PositiveThe Wall Street JournalIntended as a group biography, Mr. Williams’s book is at times more \'group\' than \'biography,\' its pages popping with the names of the well-known and forgotten, from the free spirits of the first generation to the variously hued leftists and ex-leftists of the 1930s and ’40s to the academically employed sunseekers of the 1960s ... Mr. Williams’s account is as breezy as a spring day by the shore, an approach that honors the spirit of his seashore colony even as it occasionally disregards the facts ... what’s ultimately more interesting than how much these writers and artists partied is how much they got done anyway ... although The Shores of Bohemia is structured as a kind of lament for the golden days before the Cape was overrun by RVs and clam shacks, Mr. Williams’s own effort is evidence enough that the old fascination still sparkles.
PositiveThe Wall Street Journal... handsomely printed ... intimate ... If you have ever been intimidated by hiking memoirs—the ones that feature semi-rugged, scruffily bearded males equally adept at climbing waterfalls and kindling a fire with nary a match in sight—then Six Walks, by turns gently self-ironical and shyly lyrical, is the book for you ... The author’s comedic talents are formidable and the characters he creates hard to forget.
RaveThe Wall Street JournalMr. Ward’s The Social Lives of Animals explores, in extensive and often exhilarating detail, the many ways in which animals, like humans, \'hate to be alone\' ... A fish researcher by training, Mr. Ward is particularly good about aquatic creatures, but he has an irrepressible and infectious interest in virtually everything that creeps, crawls, climbs, swims, jumps, runs or flies, from bumblebees to baboons to African elephants ... Reading Mr. Ward’s book is like entering a maze, too, with surprises awaiting the reader at every turn. What holds it all together is the author’s natural gift for storytelling and penchant for punchy, provocative one-liners ... Here, too, strength lies in numbers—the number of facts, that is, likely to give pause even to the most die-hard believer in human superiority.
PositiveThe Wall Street JournalMr. Rhodes...adds much useful context and detail to Mr. Wilson’s narrative [in his autobiography], even if he isn’t always able to match his subject’s boundless energy and charm ... Scientist offers a chronological guide to Mr. Wilson’s proliferating research interests, providing succinct, nuanced summaries of some of his major insights, enriched by frequent forays into the history of modern biology. Among the most delightful sections in Scientist is Mr. Rhodes’s reconstruction of the battle between Mr. Wilson and his Harvard colleague James Watson ... But there’s just such a mass of material that Mr. Rhodes’s list remains partial at best ... Granted, Mr. Wilson is a tough subject, as elusive as one of his rare ant species ... Readers will be grateful, though, for the many illuminating details Mr. Rhodes includes[.]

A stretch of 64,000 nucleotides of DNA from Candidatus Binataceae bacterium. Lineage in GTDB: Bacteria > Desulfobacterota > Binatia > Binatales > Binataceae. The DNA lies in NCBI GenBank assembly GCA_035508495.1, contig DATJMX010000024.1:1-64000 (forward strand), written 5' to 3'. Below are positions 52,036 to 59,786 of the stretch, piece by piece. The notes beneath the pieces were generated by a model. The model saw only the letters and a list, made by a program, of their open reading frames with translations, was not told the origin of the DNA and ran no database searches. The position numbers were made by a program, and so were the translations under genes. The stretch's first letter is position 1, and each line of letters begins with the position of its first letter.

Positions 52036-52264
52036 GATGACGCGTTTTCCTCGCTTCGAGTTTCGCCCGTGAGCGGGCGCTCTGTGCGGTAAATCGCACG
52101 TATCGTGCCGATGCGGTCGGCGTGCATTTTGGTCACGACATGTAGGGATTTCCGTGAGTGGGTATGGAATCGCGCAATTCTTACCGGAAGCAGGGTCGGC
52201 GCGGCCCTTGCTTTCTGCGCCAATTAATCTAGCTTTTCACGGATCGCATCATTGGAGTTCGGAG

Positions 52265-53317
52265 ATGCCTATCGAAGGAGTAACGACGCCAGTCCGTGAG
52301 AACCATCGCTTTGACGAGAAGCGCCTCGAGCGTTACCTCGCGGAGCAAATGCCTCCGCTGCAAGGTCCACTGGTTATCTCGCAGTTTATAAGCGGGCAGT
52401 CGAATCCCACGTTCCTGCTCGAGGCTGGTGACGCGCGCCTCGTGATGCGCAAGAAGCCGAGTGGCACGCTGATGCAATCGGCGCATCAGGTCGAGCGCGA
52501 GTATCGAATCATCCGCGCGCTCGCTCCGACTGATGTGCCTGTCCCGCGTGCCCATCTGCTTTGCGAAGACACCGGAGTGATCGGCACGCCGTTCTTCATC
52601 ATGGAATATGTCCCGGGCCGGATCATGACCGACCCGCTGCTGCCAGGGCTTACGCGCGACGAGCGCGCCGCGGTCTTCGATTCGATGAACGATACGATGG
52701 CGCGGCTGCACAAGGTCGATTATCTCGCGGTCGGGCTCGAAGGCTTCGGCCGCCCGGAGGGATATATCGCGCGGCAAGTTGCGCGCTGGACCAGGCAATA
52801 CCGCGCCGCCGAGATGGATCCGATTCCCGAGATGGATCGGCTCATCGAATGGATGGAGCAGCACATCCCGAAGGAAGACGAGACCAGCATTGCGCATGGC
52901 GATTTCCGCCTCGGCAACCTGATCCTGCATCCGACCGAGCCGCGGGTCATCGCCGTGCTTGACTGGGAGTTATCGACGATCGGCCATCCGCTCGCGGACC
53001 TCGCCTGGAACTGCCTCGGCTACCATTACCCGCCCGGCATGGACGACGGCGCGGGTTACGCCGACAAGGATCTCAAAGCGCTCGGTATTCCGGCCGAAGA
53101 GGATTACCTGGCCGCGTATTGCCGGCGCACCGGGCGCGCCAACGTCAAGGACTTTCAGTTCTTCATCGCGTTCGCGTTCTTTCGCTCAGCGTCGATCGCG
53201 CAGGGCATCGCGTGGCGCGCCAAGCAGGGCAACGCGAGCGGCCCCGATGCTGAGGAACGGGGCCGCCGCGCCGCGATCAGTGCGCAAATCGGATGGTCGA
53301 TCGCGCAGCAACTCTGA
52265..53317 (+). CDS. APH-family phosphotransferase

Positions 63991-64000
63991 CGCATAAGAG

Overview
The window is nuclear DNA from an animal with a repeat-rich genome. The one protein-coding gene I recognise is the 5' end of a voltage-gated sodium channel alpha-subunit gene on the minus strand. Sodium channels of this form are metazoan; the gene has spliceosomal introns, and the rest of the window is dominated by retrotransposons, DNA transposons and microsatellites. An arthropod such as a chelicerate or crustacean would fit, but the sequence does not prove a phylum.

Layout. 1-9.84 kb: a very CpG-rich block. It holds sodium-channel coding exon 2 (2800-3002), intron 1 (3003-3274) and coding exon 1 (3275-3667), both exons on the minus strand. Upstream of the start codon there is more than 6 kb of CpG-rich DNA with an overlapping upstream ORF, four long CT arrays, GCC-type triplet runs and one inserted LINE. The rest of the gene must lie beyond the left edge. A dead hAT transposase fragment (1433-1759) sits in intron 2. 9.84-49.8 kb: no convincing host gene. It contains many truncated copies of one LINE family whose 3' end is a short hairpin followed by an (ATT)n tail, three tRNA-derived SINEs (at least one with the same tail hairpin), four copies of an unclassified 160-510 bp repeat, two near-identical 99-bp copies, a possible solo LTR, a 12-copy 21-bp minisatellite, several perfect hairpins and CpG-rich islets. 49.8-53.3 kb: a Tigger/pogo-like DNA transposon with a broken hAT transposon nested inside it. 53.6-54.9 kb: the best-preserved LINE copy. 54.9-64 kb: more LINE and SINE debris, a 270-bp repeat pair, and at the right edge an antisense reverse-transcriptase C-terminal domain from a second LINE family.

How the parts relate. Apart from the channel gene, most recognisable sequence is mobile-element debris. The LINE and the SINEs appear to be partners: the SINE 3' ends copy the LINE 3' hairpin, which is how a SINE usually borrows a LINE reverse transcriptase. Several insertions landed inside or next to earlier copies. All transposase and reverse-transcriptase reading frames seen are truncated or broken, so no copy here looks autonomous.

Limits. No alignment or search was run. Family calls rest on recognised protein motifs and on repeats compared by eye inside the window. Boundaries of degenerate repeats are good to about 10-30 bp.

RaveThe Wall Street JournalWhat a pleasure these days to come across a book that unabashedly, cheerfully celebrates the lasting power of literature ... the first in the rising tower of Mr. Bate’s works to address an American author, seems a very personal book, pulsating with the freshness of new discovery. Energized by his sources, Mr. Bate confirms what Plutarch, the ancient progenitor of the dual-biography genre, once set out to prove, too, namely that genius leaps across centuries and cultures. He reminds us of the high price literature exacts from its devotees and of the triumphs it hands them as well, victories that will seem paltry only to those who don’t care to look or read: some of the greatest poems ever written in any language, pages of prose as luminously alive as that green world Jay Gatsby found in his dreams.
RaveThe Wall Street Journal... beautiful ... a book so saturated with detail that the reader can hear the gravel crunching under her characters’ feet ... The mountain of biographies written about the \'Little Corporal\' must, at this point, be higher than the Alps he famously crossed in 1800, but her horticultural angle allows Ms. Scurr to tell the endlessly fascinating story of his life anew ... the author successfully complicates our image of the man Tolstoy dubbed an \'executioner of peoples\'.
RaveThe Wall Street Journal... rich ... where Barthes always felt the painful prick of his own mortality, Mr. Dyer’s See/Saw finds the delicate promise of new life ... We see anew what someone else once saw, a dizzying experience to which the clever title of the book alludes. Averse to jargon, Mr. Dyer never strays too far away from an ordinary viewer’s experience. A proud interloper in the compartmentalized halls of academe, he writes for our enjoyment as well as his own ... the 52 scintillating essays in See/Saw provide reassuring evidence that Mr. Dyer will keep the ink flowing ... The author of more than a dozen works of fiction and criticism, Mr. Dyer has cultivated an unmistakable narrative voice, by turns lofty and self-deprecating, acerbic and arch, dismissive and sympathetic ... If these ruminations strike you as a little overwrought, that is Mr. Dyer’s intention. His readings, entertaining, nuanced and irreverent, never pretend to uncover any single truth about a photograph. Instead, they are an attentive viewer’s creative attempts—always incomplete, often fantastical, sometimes wrong—to determine what a photograph might mean.